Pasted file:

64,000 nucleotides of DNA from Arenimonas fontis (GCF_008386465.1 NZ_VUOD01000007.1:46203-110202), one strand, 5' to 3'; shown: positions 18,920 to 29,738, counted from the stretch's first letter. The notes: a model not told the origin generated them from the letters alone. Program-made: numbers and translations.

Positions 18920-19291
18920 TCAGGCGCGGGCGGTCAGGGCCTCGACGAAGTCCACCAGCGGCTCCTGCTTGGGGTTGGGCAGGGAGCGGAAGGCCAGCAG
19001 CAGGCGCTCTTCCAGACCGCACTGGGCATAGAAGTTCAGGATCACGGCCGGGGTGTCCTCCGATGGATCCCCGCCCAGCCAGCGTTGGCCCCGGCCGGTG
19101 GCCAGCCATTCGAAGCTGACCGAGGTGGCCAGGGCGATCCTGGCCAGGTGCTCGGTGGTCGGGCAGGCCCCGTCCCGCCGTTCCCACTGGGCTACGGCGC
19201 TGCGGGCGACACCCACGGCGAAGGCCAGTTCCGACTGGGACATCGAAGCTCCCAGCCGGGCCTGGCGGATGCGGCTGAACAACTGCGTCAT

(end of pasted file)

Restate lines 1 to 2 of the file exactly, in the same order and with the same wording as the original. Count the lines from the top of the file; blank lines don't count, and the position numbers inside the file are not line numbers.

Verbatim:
64,000 nucleotides of DNA from Arenimonas fontis (GCF_008386465.1 NZ_VUOD01000007.1:46203-110202), one strand, 5' to 3'; shown: positions 18,920 to 29,738, counted from the stretch's first letter. The notes: a model not told the origin generated them from the letters alone. Program-made: numbers and translations.

Positions 18920-19291